• [Show abstract] [Hide abstract]
    ABSTRACT: Introduction Many cancer patients die in the hospital, in spite of their preference to end their lives at home. Internal Medicine wards are poorly equipped to care for dying patients. Staff members have no specific training in palliative care, and the organization of the ward lacks flexibility. The entire staff (physicians and nurses) of the Internal Medicine ward of our hospital took part in a specially designed training program, and a protocol for end-of-life care (EOL-care) was implemented to improve the comfort of patients with terminal cancer. The aim of this study was to analyze the impact of this protocol on clinical practice in the ward, in terms of the number of interventions and the degree of control of key symptoms. Materials and methods The EOL-care protocol, which was established in cooperation with the Sue Ryder Foundation, was a modified version of the Liverpool Care Pathway. The main objective was to ensure the comfort of the dying patient through judicious discontinuation of all non-essential medications and interventions, frequent and systematic assessment of the key symptoms, and greater emphasis on communication with the patient and his/her caregivers. We compared 82 unselected cases managed with conventional care, representing the 20% of the deaths that occurred in 2007-2008 in our ward (controls), and 27 consecutive cancer patients cared for with the EOL-care protocol between May 2009 and February 2010 (cases). Results Patients in the case group received fewer interventions than controls (catheterization rate: 0% vs 19.4%; invasive procedure rate: 0% vs 8.5%; parenteral nutrition: 0% vs 3.6%), but they obtained almost complete relief of symptoms (pain, dyspnea, respiratory tract obstruction by secretions, agitation, nausea/vomiting). The most prominent result was pain relief: systematic checks revealed persistent pain in only 2.9% of the EOL-care group versus 59.7% of the controls during the last 48 hours of life. Discussion This observational study provides evidence that the quality of EOL-care for cancer patients can be improved, even in non-specialized departments, through organizational rather than technological interventions.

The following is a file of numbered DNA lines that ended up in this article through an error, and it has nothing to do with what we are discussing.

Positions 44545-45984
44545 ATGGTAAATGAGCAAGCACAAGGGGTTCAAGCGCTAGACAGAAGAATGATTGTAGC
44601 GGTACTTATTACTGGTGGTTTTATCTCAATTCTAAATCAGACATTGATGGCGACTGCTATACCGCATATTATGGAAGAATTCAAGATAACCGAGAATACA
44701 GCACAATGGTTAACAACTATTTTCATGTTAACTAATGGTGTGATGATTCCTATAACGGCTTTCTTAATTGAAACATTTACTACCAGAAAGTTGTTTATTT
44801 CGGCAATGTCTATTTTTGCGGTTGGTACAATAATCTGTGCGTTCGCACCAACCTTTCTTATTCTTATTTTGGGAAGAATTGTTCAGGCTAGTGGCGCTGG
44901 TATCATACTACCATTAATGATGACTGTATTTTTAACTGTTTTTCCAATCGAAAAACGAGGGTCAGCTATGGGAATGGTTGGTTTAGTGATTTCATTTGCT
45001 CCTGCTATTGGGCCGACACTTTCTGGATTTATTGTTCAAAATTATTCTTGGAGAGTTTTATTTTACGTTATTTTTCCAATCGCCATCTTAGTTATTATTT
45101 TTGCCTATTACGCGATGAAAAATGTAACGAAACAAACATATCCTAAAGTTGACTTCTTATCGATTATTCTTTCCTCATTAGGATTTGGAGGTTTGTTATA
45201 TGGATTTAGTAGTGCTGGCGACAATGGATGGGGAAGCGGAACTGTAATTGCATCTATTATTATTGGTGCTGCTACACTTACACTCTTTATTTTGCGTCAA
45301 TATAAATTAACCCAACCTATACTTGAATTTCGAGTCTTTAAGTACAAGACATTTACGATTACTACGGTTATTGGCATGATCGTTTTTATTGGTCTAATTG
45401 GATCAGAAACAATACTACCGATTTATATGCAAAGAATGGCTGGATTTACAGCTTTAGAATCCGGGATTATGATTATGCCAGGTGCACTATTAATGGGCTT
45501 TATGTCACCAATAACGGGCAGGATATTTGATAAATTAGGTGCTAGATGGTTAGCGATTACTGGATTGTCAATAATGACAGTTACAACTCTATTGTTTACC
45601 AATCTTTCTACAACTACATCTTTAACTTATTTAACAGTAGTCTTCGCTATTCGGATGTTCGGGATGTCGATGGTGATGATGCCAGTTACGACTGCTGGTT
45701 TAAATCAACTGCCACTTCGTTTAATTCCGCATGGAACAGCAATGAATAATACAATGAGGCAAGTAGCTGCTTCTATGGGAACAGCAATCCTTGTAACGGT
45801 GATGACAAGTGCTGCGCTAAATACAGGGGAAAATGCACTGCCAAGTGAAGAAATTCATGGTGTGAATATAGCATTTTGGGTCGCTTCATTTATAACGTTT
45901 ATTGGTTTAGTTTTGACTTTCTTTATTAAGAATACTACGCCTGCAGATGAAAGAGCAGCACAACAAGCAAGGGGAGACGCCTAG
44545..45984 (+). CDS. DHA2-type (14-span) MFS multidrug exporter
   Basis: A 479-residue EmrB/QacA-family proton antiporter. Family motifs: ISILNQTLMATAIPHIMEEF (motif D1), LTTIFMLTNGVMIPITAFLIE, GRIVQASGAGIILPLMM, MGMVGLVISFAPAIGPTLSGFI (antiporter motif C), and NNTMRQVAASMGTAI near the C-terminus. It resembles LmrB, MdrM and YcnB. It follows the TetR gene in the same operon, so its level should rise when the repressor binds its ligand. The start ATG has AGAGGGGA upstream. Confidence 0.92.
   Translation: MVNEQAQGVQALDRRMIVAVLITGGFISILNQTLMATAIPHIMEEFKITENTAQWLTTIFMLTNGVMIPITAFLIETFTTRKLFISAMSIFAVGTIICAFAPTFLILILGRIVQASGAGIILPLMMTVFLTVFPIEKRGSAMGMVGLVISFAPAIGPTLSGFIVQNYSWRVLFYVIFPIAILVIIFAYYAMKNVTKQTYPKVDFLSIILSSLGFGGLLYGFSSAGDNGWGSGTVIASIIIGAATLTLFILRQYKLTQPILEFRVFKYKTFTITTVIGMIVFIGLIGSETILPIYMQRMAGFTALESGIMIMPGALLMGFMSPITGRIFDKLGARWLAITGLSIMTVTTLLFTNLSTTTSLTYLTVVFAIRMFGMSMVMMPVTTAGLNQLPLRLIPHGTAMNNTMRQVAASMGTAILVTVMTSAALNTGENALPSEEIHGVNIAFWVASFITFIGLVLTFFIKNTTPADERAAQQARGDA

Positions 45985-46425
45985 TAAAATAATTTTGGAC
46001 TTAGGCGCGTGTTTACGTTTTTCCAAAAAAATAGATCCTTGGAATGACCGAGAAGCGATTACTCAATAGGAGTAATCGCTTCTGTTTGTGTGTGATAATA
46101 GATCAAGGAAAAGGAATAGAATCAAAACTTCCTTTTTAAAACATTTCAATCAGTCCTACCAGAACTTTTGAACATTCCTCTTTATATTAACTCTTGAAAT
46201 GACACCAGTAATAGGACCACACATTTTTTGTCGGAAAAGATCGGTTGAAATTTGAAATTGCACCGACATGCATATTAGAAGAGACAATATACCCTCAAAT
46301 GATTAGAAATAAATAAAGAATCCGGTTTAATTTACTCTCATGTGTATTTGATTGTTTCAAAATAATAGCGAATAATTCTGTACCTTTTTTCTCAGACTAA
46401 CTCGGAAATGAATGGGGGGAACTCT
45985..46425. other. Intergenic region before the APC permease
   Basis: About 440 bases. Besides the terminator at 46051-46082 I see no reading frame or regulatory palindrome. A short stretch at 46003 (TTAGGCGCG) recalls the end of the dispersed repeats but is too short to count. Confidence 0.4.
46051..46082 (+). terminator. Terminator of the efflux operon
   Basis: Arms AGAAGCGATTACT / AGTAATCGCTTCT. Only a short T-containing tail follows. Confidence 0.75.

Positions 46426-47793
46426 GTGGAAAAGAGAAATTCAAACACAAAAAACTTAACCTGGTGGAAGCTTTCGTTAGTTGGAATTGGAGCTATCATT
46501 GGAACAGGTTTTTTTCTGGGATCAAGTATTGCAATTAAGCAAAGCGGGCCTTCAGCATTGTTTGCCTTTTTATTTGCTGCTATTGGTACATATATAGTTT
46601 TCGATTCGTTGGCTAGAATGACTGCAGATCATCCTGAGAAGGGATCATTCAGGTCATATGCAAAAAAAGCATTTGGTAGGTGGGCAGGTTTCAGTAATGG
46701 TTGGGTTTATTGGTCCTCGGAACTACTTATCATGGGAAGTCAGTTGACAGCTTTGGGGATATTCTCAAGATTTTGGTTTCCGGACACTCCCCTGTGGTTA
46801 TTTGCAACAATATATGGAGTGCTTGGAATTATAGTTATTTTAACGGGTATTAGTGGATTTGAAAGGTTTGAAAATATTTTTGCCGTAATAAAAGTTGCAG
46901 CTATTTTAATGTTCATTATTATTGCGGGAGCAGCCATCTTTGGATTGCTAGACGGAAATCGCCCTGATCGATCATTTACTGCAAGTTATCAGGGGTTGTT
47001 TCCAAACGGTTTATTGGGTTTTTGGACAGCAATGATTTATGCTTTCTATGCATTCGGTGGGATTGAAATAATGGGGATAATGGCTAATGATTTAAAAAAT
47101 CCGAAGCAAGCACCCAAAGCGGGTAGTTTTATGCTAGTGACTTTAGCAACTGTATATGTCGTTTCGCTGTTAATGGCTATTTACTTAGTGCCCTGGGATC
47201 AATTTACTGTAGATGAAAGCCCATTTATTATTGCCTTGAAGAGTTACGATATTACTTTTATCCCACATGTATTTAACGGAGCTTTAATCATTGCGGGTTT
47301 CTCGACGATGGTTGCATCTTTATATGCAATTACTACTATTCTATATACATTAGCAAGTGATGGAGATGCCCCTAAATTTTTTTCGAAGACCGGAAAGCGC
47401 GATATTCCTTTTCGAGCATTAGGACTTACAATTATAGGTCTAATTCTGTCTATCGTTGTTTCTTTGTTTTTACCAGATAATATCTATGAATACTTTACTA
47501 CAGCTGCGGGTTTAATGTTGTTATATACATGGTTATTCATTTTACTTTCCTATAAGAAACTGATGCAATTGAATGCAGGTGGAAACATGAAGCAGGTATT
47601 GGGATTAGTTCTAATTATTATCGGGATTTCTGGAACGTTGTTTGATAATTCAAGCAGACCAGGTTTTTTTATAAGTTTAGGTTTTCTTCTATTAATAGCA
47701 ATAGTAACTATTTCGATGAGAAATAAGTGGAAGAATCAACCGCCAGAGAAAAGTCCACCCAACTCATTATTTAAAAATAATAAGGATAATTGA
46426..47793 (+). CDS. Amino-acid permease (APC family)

Italian Journal of Medicine 06/2012; DOI:10.1016/j.itjm.2011.08.004